Mazo de la Roche
|Mazo de la Roche|
Mazo de la Roche, December 18, 1927
January 15, 1879|
|Died||July 12, 1961
Mazo de la Roche was the only child of William Roche, a salesman, and Alberta (Lundy) Roche,who was a great-great-niece of David Willson, founder of the Children of Peace, through the latter's elder half-brother Hugh L. Willson. The family moved frequently during her childhood because of her mother's ill health and her father's many jobs, and she was a lonely child who became an avid reader and developed her own fictional world, "The Play," in which she created imaginary scenes and characters. She wrote her first short story at age 9.
When she was seven, her parents adopted her orphaned younger cousin Caroline Clement, who joined in her fantasy world game and would become her lifelong companion. The two lived a fairly reclusive life; their relationship was not discussed widely in the press. In 1931 they adopted the two orphaned children of friends of theirs.
Before she became famous, she lived for five years in Sovereign House in Bronte which has been designated a historical building by the Bronte Historical Society. Mazo's "Whiteoaks Chronicles" figures into the term "Whiteoaks" which usually refers to the Oakville-Bronte area.
De la Roche had her first story published in 1902 in Munsey's Magazine but did not begin her writing career in earnest until after the death of her father. Her first two novels, Possession (1923) and Delight (1926), were romantic novels and earned her little in income or recognition.
Her third novel, Jalna, was submitted to the American magazine Atlantic Monthly, winning a $10,000 award. Its victory and subsequent publication in 1927 brought de la Roche fame and fortune at the age of 48.
Her books became best-sellers and she wrote 16 novels in the series known as the Jalna series or the Whiteoak Chronicles. The series tells the story of one hundred years of the Whiteoak family covering from 1854 to 1954. The novels were not written in sequential order, however, and each can be read as an independent story.
It is interesting to note the similarities and differences in the experiences of the Whiteoak family and de la Roche's. While the lives and successes of the Whiteoaks rise and fall, there remained for them the steadiness of the family manor, known as Jalna. De la Roche's family endured the illness of her mother, the perpetual job searches of her father, and the adoption of her orphaned cousin while being moved 17 times. Her family did work a farm for a few years for a wealthy man who owned the farm for a hobby. Several critics believe that Finch Whiteoak who majors in Finch's Fortune (1932) is a reflection of de la Roche herself. He was a somewhat tortured concert pianist with overtones of gayness. The names of many of the characters were taken from gravestones in a Newmarket, Ontario cemetery.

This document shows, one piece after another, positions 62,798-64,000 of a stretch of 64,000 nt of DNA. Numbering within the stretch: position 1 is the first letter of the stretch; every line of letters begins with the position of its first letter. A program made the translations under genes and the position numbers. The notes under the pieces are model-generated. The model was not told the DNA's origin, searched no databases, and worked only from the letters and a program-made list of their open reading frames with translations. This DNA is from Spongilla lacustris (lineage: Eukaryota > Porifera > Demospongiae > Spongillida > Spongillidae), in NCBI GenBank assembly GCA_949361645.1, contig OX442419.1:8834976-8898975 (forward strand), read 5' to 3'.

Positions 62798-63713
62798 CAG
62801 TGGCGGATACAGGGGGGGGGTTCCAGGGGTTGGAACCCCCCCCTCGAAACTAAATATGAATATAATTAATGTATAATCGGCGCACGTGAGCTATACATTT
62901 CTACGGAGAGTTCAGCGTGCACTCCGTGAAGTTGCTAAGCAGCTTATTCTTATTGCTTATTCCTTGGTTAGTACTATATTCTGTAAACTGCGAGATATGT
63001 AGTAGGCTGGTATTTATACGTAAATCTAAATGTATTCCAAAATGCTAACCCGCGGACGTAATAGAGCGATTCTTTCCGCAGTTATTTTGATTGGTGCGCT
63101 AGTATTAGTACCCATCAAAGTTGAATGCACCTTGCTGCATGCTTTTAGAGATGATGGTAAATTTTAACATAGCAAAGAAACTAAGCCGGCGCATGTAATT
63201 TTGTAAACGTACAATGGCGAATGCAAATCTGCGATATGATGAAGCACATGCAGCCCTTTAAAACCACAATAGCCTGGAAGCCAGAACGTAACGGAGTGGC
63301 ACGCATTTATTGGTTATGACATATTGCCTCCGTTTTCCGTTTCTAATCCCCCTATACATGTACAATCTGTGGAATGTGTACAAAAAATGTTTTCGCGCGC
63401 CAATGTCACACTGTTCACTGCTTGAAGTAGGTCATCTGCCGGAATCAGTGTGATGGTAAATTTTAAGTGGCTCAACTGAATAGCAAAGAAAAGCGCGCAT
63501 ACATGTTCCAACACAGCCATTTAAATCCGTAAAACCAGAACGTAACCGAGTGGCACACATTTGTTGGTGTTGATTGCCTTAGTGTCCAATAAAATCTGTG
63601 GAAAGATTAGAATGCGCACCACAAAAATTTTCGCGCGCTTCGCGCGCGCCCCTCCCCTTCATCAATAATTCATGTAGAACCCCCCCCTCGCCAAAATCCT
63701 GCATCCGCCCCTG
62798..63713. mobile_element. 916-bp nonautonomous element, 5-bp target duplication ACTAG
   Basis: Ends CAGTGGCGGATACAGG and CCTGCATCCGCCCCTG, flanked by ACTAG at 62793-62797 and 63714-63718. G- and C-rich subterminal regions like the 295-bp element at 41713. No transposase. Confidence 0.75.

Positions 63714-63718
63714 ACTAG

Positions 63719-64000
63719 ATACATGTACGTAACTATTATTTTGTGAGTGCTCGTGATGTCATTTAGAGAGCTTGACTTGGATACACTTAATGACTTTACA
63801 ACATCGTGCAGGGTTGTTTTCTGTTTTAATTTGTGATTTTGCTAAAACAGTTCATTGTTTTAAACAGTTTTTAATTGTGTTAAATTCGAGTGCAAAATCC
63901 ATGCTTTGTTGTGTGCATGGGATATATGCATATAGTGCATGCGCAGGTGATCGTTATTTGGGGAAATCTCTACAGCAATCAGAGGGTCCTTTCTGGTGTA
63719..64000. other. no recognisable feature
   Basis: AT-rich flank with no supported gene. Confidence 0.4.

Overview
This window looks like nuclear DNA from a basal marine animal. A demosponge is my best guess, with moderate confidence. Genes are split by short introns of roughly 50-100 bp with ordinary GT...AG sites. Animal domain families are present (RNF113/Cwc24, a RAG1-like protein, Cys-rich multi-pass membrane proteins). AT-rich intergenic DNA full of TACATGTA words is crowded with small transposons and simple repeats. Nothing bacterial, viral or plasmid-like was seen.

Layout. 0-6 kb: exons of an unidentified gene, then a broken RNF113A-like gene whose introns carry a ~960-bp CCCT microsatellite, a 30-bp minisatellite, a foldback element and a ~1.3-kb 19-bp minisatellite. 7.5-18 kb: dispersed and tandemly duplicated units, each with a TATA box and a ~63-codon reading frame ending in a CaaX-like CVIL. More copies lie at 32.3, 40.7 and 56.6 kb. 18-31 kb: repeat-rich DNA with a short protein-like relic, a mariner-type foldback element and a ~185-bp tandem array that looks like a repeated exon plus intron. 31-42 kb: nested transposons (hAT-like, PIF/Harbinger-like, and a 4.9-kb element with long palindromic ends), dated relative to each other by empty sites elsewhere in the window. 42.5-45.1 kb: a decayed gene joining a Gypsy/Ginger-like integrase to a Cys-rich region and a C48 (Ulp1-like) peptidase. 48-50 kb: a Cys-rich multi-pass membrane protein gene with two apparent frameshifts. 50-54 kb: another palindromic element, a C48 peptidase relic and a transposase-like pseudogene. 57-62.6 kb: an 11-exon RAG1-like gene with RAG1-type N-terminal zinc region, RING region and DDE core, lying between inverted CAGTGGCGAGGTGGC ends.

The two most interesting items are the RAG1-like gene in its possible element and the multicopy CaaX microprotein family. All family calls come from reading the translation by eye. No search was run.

The Jalna series has sold more than eleven million copies in 193 English and 92 foreign editions. In 1935, the film Jalna, based on the novel, was released by RKO Radio Pictures and, in 1972, a CBC television series was produced based on the series.
Death and legacy
Benares in Clarkson, Ontario is believed to be the inspiration for Jalna and is now maintained by the Museums of Mississauga (Benares and Jalna are in fact both names of Indian cities). A nearby park is named Whiteoaks in honour of the series, as is a nearby elementary school. Streets in the area also bear names such as "Mazo Crescent," "Jalna Avenue," and "Whiteoaks Avenue."
Her house at 3590 Bayview Avenue in Toronto, Ontario, bought by The Zoroastrian Society of Ontario in 1975, currently (2007) serves as its community centre. It is listed as a City of Toronto Heritage Property.
In the 1970s, a land developer in London, Ontario used the characters from de la Roche's Jalna series to name streets for a new subdivision named White Oaks. Streetnames used from the Jalna series include: Jalna Boulevard, Ernest Avenue, Renny Crescent, Finch Crescent, Nicholas Crescent, Alayne Crescent, Archer Crescent, Piers Crescent, Meg Drive.
In 1990, a new French-immersion public school in de la Roche's birthplace of Newmarket, Ontario was named in her honour.
Most recently, she was the subject of a Red Queen Productions and National Film Board of Canada co-production, The Mystery of Mazo de la Roche, which premiered on March 17, 2012 at the Festival international du film sur l'art in Montreal, then had its Toronto Premiere at Hot Docs April 29/12. The film is directed by Maya Gallus, produced by Justine Pimlott & Anita Lee, and combines archival material with dramatic reenactments featuring Severn Thompson as Mazo de la Roche.
- Explorers of the Dawn (collection of previously published sketches), Knopf, 1922.
- Possession (novel), Macmillan Publishers, 1923, reprinted, C. Chivers, 1973.
- Low Life: A Comedy in One Act (play; first produced as Low Life in Toronto, Ontario, at Trinity Memorial Hall, May 14, 1925), Macmillan, 1925.
- Delight (novel), Macmillan, 1926, reprinted with introduction by Desmond Pacey, McClelland and Stewart, 1961.